Just a follow up on the 2015 Kiwi Workshop on Software Testing (Aug 2015). Find my write-up here:
In attendance this year were:
James Bach, Oliver Erlewein, Richard Robinson, Aaron Hodder, Sarah Burgess, Andy Harwood, Adam Howard, Mark Boyt, Chris Priest, Mike Talks, Joshua Raine, Scott Griffiths, John Lockhart, Sean Cresswell, Rachel Carson, Till Neunast, James Hailstone, David Robinson and Katrina Clokie
Posted in Communities, Event, Exploratory Testing
- Tagged communities, event, experience report, James Bach, KWST, Oliver, Roles, Test leaders, Thought leadership
Below is a response we wrote to the latest Tester Magazines Newsletter article; what’s All the Fuss About? Structured vs Unstructured Testing. This was email directly to the author Geoff Horne but after his reply suggested this be used in the next edition of his magazine we felt it would be best published on our own Hello Test World blog.
If you have any thoughts, we’ll be looking forward to the in the comments.
Posted in Communities, Context Driven Testing, Exploratory Testing
- Tagged Brian, CDT, communities, Context Driven Testing, David, Exploratory Testing, James Bach, Oliver, personal, Scripted Testing, Software testing, Test leaders, Thought leadership
I usually move in the performance testing realm and one of the things I regularly do, is check for obvious omissions in website design before I get into the low down with testing.
What do I mean by that?
There is such a thing as (and I am having difficulty writing this) Best Practice, when it comes to web page development. These are technological imperatives that can be easily checked by using simple tools. You don’t need to be an HTML guru to use these or to gain more knowledge about your website under test.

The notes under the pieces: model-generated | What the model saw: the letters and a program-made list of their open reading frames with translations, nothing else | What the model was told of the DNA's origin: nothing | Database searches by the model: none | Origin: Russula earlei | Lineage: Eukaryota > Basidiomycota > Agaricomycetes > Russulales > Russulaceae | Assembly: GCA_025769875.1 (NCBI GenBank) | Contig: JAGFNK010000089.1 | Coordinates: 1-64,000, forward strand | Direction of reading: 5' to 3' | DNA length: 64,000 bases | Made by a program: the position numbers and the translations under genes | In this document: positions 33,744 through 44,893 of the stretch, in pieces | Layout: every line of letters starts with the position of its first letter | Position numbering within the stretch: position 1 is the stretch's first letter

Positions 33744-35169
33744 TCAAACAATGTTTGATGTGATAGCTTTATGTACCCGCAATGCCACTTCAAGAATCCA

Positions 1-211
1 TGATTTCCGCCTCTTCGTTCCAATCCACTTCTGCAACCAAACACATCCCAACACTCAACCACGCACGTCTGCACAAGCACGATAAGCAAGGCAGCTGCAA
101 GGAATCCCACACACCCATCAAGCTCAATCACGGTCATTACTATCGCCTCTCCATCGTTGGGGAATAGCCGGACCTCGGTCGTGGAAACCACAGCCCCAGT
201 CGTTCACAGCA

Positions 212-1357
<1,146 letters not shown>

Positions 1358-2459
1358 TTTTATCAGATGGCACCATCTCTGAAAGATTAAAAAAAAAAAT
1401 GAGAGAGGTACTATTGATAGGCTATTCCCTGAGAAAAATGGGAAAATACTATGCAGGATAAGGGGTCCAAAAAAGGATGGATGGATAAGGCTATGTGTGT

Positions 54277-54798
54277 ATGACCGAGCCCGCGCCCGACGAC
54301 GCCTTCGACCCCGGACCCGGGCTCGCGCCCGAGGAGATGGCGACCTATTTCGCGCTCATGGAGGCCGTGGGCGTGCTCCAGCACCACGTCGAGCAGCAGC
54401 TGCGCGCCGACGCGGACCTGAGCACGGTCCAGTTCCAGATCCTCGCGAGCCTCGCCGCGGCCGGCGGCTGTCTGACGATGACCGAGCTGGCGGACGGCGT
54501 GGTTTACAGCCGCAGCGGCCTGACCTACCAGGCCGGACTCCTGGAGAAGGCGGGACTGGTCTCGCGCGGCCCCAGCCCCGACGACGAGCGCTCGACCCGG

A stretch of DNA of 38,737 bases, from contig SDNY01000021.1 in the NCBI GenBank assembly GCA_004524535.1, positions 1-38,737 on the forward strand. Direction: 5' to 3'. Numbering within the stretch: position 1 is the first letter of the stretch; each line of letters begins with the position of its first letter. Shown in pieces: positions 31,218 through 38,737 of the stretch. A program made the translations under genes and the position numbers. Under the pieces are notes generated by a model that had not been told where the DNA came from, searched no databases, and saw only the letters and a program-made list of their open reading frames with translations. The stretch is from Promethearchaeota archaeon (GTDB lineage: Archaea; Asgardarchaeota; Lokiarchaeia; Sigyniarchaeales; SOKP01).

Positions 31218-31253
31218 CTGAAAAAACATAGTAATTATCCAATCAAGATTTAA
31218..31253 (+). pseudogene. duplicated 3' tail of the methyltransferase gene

Thousands of words have been written about the investigation part, and it’s usually where the information ends. You’ve got a crack bug investigation procedure. You’ve clearly identified your oracles, you’ve mapped your coverage, you know your quality criteria. You’ve been patrolling the mean streets of your pre-release build, and you’ve noticed something out of the ordinary. The adrenaline starts pumping, and you’re ready to reach for the red and blues. We wanna take this perp down. But hold up, bronco. Before we grab the pepper spray, let’s talk about what happens after you have a suspect in your sights. You’re pretty sure you want to make the arrest, but we don’t want to compromise the sentencing later.
I spoke with a tester recently about capturing tests to be reused. I had a discussion with them on what they thought about the process. I will outline their task, what they were supposed to do, what they did, and the questions and comments that came from the discussion afterwards. Some valuable lessons and insight were uncovered.
“Can you show me your test scripts?”
“Will your test scripts be part of the deliverable?”
“This role involves writing and executing test scripts”.
There is a sector of the software development community that believes, no, accepts unquestionably as a truth, that testing is writing test scripts then executing them. This leads to a vicious cycle of managers and clients asking for test scripts, and testers delivering test scripts because they were asked for them, thus reinforcing the requests and so on ad infinitum.